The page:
Photons can be seen as both particles or waves depending on how you choose to experiment with and observe them. We don't actually detect their crests and troughs. We infer they exist based interference patterns. This can only be done with many photons which can be described as an electromagnetic wave.

We also know they are particles because they can quantized and be seen to transfer momentum to other individual particles.

I wrote: "The atom is an effect of the composite of all charges". The question remains: what is 'charge'?

Lightwaves well up from the middle (nucleus), move upward onto the rims and then are spinning on the rims of an atom (electron). 'Charge' is the spinning concentration of lightwaves. The whole is called an atom. Image

Matter is the name we give to combinations of atoms. Matter has mass. Mass depends on the magnitude of the gravitational force acting on matter. Gravitational force is the macroscopic form of the underlying energetic process. Energy that is made up of... photons.

That is the relationship between photons and gravity.
I'm not sure what any of this means, but it appears you are getting your information from fringe or new age type sources.
 
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derekmcd

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yevaud":3n0xlph6 said:
True. The caveat being that it takes a great deal of energy to have the same affect as a concentration of mass. Simple E=MC^2 sees to that (I seem to recollect DrRocket also made this point in another thread).
Indeed. It would be quite a feat of physics and technology to gather enough photons, pack them into a small enough space and measure the gravitational field.
 
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ArcCentral

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supn":372u5lsv said:
SpeedFreek":372u5lsv said:
But how does any of this relate to photons, which have no mass?
Photons are like the messengers for the universe to exist -- submicroscopically (atom), microscopically (molecules) and macroscopically (gravity).

How does this work?

To start with, photons are not particles. They are waves (see double slit experiment). We notice those waves as we detect their crests or troughs.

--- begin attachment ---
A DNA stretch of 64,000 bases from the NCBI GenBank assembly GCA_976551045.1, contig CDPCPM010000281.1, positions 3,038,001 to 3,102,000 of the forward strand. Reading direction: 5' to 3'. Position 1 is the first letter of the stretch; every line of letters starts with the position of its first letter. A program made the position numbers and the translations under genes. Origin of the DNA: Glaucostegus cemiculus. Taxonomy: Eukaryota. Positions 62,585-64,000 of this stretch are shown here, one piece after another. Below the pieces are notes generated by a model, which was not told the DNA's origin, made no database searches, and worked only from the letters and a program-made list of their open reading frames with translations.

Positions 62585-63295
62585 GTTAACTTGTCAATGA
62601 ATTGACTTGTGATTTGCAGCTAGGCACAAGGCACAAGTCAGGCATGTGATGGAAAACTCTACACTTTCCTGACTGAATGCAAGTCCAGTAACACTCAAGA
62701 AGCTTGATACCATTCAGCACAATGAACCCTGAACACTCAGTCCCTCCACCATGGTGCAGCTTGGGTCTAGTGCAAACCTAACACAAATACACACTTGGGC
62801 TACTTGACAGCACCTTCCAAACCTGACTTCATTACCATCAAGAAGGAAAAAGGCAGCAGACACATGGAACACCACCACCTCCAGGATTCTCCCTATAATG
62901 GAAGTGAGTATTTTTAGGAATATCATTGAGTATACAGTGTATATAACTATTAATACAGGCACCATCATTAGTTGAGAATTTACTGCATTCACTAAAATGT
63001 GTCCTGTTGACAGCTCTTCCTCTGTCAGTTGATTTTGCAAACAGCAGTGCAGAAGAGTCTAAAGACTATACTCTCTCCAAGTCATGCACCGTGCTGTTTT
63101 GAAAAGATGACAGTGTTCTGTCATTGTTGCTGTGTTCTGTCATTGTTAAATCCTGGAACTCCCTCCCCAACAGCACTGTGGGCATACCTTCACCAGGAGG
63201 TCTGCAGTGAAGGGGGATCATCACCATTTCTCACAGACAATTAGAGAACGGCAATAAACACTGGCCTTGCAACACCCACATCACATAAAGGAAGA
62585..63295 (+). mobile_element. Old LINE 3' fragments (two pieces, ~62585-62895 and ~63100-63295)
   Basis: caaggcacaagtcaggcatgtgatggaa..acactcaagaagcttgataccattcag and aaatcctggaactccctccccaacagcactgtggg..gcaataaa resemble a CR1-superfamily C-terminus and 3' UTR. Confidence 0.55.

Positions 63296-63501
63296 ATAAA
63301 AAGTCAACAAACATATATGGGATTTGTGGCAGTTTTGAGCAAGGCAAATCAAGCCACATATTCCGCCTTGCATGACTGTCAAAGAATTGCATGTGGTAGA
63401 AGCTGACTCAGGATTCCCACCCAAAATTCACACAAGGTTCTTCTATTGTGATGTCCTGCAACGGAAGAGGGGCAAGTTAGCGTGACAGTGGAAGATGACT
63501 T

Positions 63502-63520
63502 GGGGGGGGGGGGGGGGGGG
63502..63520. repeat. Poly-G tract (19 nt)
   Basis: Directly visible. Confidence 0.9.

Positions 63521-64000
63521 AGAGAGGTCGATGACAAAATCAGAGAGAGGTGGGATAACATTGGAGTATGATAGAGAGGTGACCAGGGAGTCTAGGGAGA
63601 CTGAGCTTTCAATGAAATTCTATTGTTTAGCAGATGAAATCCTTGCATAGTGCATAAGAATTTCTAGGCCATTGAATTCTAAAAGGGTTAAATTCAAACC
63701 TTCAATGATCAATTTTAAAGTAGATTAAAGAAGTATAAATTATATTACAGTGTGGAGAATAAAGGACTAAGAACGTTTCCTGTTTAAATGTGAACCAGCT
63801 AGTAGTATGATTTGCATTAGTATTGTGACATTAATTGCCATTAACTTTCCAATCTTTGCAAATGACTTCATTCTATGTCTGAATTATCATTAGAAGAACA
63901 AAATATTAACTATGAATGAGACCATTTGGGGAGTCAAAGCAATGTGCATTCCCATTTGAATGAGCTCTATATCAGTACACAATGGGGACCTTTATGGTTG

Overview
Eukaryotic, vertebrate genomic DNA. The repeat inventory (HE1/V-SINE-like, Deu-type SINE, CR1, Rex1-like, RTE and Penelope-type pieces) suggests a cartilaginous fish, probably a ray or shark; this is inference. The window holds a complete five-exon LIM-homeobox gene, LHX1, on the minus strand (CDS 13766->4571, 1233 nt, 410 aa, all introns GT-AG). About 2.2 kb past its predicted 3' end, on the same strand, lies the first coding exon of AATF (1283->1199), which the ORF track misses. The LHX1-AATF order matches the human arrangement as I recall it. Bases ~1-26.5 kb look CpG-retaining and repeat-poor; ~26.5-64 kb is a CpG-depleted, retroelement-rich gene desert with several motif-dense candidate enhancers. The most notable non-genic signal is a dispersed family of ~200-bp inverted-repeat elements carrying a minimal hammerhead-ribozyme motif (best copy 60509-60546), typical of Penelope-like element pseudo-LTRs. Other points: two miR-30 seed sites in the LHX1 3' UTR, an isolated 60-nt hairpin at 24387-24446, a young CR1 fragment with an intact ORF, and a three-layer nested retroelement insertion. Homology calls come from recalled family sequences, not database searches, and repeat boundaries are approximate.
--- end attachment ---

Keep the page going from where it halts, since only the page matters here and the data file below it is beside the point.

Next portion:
I wrote: "The atom is an effect of the composite of all charges". The question remains: what is 'charge'?

Lightwaves well up from the middle (nucleus), move upward onto the rims and then are spinning on the rims of an atom (electron). 'Charge' is the spinning concentration of lightwaves. The whole is called an atom. Image

Matter is the name we give to combinations of atoms. Matter has mass. Mass depends on the magnitude of the gravitational force acting on matter. Gravitational force is the macroscopic form of the underlying energetic process. Energy that is made up of... photons.

That is the relationship between photons and gravity.
I've been thinking along these lines over the last ten years, essentially the same direction, different path. Mass is then the localization of the foci of photons, while gravity can be considered the outward propagation of the remaining part of said photons. Gravity, electromagnetic, strong, and weak forces, are a matter of location, location, location within a localized photon. In essence, gravity and the photon are the same thing.
 
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ihwip

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OK, so does a photon simply not exist in the gravitational spectrum (if you will) and simply transmit energy? If so where does that tiny bit of gravity go that disappeared when the photon left its origin? Does it suddenly jump when the photon is absorbed?
 
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Saiph

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The photon does exist in the 'gravitational spectrum' as you put it. One of the interesting facts about General relativity is that objects don't need mass to have, or be affected by, gravity.

Photons have energy, and momentum, and thus have mass in that sense. But they don't have 'rest mass' or a physical tangible...um..weight to them. Rest mass is the most compact and efficient way of affecting gravity, but not the only way.

So the small fluctuation in gravity that the energy of a photon creates, travels with it to it's destination.


Unless I too am completely wrong on this account....
 
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aphh

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Saiph":3jt8rik2 said:
The photon does exist in the 'gravitational spectrum' as you put it. One of the interesting facts about General relativity is that objects don't need mass to have, or be affected by, gravity.

Photons have energy, and momentum, and thus have mass in that sense. But they don't have 'rest mass' or a physical tangible...um..weight to them. Rest mass is the most compact and efficient way of affecting gravity, but not the only way.

So the small fluctuation in gravity that the energy of a photon creates, travels with it to it's destination.


Unless I too am completely wrong on this account....
You said it quite well. One thing to note about physical particles and photons is that massless photon really does not exist unless there is something to interact with it. A particle with mass exists even if there is nothing to interact with it.

We need a sensor or a surface to interact with a photon. Otherwise the photon doesn't exist. The collision of a photon to a surface or a sensor is it's short-lived mass.